Ovid and the Fasti: An Historical Study

Ovid and the Fasti: An Historical Study

Ovid and the Fasti: An Historical Study

Ovid and the Fasti: An Historical Study

Synopsis

Ovid's Fasti has remained curiously neglected as an historical source for the period in which it was written. This new study reveals that the poem of some five thousand lines on the Roman calendar, written and revised in the years between A.D. 4-16, provides students of the Augustan age with a wealth of information, both about the author himself, and about his cultural and political environment. In addition to revelations about the way in which Augustus and his family were incorporated into the ancient religion of the city of Rome, and details of the last decade of Augustus' life and the first years of Tiberius' rule, Herbert-Brown finds in the poem new evidence of the processes which marked the transition from the Republic to Empire.

Excerpt

Ovid's Fasti is, after the Aeneid, the longest extant poem to reflect a contemporary's view of the ideology of the Augustan regime. it is the only work to reveal a living witness's interpretation of the mature Augustus' own view of his place in Roman history, and of the mythology created in the late Augustan Principate. It is the only political poem in the period to bridge two regimes, and to disclose its author's understanding of events when Tiberius succeeded Augustus. It is the only poem to mirror the attitudes to the Principate of two personae in the one author: on the one hand Ovid is an interested witness of his times, a financially independent, socially confident, popular Roman poet outside the political mainstream; on the other, a plaintive victim of political vagaries, stripped of dignitas, banished to the far-flung reaches of the empire, forced to plead with friends and questionable friends alike, in order to secure his recall.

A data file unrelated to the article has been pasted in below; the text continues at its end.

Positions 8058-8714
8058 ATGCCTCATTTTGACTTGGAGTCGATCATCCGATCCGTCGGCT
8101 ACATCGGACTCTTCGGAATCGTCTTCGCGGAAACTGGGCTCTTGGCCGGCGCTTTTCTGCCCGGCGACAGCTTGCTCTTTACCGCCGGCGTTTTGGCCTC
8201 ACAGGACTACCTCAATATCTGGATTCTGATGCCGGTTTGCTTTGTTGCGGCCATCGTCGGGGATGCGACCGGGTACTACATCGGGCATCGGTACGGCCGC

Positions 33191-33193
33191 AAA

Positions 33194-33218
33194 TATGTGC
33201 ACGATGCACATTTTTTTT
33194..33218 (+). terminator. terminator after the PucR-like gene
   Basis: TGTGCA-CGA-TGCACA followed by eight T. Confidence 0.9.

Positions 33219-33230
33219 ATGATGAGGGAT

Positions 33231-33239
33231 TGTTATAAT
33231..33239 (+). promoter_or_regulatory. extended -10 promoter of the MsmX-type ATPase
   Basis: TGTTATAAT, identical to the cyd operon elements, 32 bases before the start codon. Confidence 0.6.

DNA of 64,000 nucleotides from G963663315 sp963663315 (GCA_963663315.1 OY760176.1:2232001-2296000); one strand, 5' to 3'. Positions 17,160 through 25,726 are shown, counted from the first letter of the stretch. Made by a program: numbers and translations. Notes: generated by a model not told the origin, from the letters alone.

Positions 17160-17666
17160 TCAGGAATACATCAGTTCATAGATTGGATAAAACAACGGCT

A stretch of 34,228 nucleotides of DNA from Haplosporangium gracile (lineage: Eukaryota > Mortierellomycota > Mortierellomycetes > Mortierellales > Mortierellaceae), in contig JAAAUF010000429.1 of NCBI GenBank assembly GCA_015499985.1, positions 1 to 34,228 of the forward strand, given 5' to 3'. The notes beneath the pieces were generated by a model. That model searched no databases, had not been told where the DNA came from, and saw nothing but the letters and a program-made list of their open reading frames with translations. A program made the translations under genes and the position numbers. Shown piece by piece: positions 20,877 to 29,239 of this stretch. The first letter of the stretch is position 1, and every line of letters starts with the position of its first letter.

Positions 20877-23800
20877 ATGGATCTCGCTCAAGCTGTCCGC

It is remarkable, therefore, that Ovid's versification of the Roman calendar has not attracted greater attention and more substantial study from historians of the Augustan Age. the attention it has attracted has done little to expose the wealth of historical insights the work has to offer. Literary critics have been content to use it as a source for parallel passages of elegiac motifs, or to distil every possible word of the text into just another 'stilkritische' allusion to Callimachean literary criticism.Barsby (1978, 25) confidently asserted that it was 'on the literary side of the Fasti that the most interesting work is to be done'. Others, such as Warde Fowler (1899), Wissowa (1912), Frazer (1929), and Latte (1960), exploited it solely as an antiquarian curiosity. They saw it as a repository of facts for Roman religion isolated from contemporary politics and dissociated from the author, who, as a product of a specific cultural environment, was writing the poem for a particular reason and from a particular standpoint. the same approach was essentially adopted by Bömer (1957-8), even though he concentrated on language as well as on content. Others such as Allen (1922) and Scott (1930) saw in the work merely exaggerated . . .

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